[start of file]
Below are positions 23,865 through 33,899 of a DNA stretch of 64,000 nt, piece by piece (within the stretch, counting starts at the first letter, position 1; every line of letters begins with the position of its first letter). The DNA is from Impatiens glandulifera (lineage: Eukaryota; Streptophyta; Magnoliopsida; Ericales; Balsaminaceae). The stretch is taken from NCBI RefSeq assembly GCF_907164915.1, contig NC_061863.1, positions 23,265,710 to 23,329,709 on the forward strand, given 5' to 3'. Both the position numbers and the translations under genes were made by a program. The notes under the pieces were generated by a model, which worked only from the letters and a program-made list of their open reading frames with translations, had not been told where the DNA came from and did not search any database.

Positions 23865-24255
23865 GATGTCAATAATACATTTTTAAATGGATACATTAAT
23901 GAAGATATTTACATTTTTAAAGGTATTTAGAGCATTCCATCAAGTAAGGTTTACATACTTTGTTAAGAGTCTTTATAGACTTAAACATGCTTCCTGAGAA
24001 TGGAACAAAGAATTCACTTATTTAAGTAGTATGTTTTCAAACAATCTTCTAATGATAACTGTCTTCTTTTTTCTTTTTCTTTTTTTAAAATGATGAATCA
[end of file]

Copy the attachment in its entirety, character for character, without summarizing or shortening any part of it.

Below are positions 23,865 through 33,899 of a DNA stretch of 64,000 nt, piece by piece (within the stretch, counting starts at the first letter, position 1; every line of letters begins with the position of its first letter). The DNA is from Impatiens glandulifera (lineage: Eukaryota; Streptophyta; Magnoliopsida; Ericales; Balsaminaceae). The stretch is taken from NCBI RefSeq assembly GCF_907164915.1, contig NC_061863.1, positions 23,265,710 to 23,329,709 on the forward strand, given 5' to 3'. Both the position numbers and the translations under genes were made by a program. The notes under the pieces were generated by a model, which worked only from the letters and a program-made list of their open reading frames with translations, had not been told where the DNA came from and did not search any database.

Positions 23865-24255
23865 GATGTCAATAATACATTTTTAAATGGATACATTAAT
23901 GAAGATATTTACATTTTTAAAGGTATTTAGAGCATTCCATCAAGTAAGGTTTACATACTTTGTTAAGAGTCTTTATAGACTTAAACATGCTTCCTGAGAA
24001 TGGAACAAAGAATTCACTTATTTAAGTAGTATGTTTTCAAACAATCTTCTAATGATAACTGTCTTCTTTTTTCTTTTTCTTTTTTTAAAATGATGAATCA